In the past several days, I've been blogging on the new guidelines issued last week for breast cancer screening (mammograms) and for cervical precancer screening (Pap smears). Basically, in both new sets of guidelines, the task forces raised the age at which routine screenings are started, because they felt that screening in the younger age groups found very few positive (malignant) cases. They reasoned that the small benefits of screening in the younger age groups are outweighed by the adverse affects of screening (false positives, unnecessary diagnostic tests and emotional trauma).
The public response was angry, countering that saving lives, even a small number of lives, is preferable to putting up with the non-life-threatening adverse effects of screening.
I'm sympathetic to both sides of the argument. Maybe there's another viewpoint that might put the debate into perspective.
While cancer screening tests have some value, the most effective way of reducing the cancer death rate is by cancer prevention. There are several drugs that can reduce the incidence of common cancers. Finasteride, for example, has been shown to reduce the incidence of prostate cancer by 30%. Though early studies indicated that finasteride mildly increased the incidence of highly aggressive prostate cancers, subsequent studies have shown that this is simply not the case. About 30,000 men die each year, in the U.S. from prostate cancer. Widespread finasteride use could lower the number of deaths by nearly 10,000 each year.
Finasteride is a drug that is used to reduce BPH (benign prostatic hyperplasia), and to reduce hair loss (under the name Propecia). It has a long history of use, and doctors understand the side-effects of Finasteride. The Merck patent on the use of Finasteride for the treatment of BPH has already expired, and the drug can be obtained as an inexpensive generic.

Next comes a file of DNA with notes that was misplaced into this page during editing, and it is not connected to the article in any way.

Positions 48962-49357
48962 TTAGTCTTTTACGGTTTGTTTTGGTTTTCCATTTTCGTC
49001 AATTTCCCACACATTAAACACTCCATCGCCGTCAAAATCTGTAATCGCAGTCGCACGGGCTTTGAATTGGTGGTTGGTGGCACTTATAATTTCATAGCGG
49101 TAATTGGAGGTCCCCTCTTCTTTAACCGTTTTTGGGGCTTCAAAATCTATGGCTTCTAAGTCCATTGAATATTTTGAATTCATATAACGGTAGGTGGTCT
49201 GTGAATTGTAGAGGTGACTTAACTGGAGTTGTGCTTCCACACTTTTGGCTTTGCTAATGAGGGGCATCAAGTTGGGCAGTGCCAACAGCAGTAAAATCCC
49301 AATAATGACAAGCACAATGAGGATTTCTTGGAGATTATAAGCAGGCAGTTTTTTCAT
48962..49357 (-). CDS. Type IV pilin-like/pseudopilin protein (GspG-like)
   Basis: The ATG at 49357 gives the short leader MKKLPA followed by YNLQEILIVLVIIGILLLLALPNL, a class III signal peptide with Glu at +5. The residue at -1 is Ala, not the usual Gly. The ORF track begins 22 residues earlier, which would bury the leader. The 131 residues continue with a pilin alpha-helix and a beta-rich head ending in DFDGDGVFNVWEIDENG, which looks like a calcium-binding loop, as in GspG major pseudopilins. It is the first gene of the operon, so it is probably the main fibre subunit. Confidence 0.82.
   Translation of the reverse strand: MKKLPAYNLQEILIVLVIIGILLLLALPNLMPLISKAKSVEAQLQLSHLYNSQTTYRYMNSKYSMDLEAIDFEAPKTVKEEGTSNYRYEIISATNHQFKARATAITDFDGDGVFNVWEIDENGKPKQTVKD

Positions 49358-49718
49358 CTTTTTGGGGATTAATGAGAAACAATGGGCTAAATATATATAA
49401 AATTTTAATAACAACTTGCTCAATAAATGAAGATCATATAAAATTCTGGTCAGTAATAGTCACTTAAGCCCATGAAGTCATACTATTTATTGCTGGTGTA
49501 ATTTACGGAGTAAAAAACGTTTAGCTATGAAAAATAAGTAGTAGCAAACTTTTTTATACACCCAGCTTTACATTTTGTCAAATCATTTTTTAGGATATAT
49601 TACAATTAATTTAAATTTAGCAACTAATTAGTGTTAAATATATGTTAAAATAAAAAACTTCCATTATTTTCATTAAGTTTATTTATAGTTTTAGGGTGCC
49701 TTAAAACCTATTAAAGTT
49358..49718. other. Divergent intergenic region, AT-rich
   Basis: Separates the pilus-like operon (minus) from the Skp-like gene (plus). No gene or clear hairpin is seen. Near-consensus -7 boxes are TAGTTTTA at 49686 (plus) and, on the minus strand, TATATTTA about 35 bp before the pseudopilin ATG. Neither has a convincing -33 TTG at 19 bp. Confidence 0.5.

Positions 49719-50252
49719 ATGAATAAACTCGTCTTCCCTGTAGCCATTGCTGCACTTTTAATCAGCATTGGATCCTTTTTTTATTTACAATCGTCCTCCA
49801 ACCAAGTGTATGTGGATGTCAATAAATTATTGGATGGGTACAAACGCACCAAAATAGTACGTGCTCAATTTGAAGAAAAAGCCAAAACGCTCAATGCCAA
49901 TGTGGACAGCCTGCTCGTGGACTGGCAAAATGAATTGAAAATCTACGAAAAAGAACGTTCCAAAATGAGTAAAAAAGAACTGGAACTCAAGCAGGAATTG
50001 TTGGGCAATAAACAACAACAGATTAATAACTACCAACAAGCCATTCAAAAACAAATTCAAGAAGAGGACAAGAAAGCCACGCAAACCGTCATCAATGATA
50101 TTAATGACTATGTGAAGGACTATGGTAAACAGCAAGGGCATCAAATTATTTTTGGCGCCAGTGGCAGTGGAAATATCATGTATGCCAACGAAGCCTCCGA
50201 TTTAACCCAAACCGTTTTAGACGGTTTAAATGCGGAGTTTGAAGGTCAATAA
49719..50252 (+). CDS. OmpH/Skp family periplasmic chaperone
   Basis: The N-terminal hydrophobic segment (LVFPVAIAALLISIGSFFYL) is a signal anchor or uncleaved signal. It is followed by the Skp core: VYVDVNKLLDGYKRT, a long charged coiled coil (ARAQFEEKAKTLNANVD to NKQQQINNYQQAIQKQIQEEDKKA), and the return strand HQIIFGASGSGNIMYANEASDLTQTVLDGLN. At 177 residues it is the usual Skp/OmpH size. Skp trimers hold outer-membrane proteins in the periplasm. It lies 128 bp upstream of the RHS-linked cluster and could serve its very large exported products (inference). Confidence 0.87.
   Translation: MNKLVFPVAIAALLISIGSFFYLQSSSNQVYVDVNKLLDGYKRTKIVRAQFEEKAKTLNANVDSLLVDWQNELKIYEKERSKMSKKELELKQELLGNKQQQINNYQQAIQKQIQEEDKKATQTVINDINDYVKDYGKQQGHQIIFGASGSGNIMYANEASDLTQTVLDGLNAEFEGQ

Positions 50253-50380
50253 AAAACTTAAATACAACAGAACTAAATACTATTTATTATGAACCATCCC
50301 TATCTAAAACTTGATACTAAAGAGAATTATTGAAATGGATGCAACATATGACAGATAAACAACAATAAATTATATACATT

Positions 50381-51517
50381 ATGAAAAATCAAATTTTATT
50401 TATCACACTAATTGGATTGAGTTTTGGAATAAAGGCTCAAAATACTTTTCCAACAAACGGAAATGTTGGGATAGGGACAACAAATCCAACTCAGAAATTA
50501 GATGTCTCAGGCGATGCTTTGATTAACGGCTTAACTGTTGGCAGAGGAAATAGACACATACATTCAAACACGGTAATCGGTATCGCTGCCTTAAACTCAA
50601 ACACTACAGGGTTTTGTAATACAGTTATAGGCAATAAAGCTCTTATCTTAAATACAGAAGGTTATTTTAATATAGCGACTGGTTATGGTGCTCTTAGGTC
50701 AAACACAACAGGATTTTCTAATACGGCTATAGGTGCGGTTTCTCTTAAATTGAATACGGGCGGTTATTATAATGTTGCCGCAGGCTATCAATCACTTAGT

Ask yourself: "How many men do you know who take Finasteride to prevent prostate cancer?" I'm sure it's a very small number. Yet most women, over the age of 40, have mammographic examinations to detect breast cancer, and are prepared to fight anyone who tries to stop them.
There are a variety of agents that reduce the incidence of cancer. Most people are barely aware that the world-wide cancer death rate can be cut much more effectively with inexpensive anti-cancer agents than with expensive cancer screening tests. Both approaches are very important, but there seems to be a sociological blind-spot for prevention. I discuss this issue at some length in my recently published book, Precancer: The Beginning and the End of Cancer.
- © 2009 Jules Berman, Ph.D., M.D.
key words: cervical cancer, cin, dysplasia, precancer, precancerous lesions, hpv, Pap smear, Pap screening, cervical screening, cervical cancer screening, mammogram, mammographic screening, screening test, new recommendations, new guidelines, early cancer screening, cancer death rate, task force recommendations, ACOG, precancers, early detection, anticancer, anti-cancer, simvastatin, aspirin, calcium supplements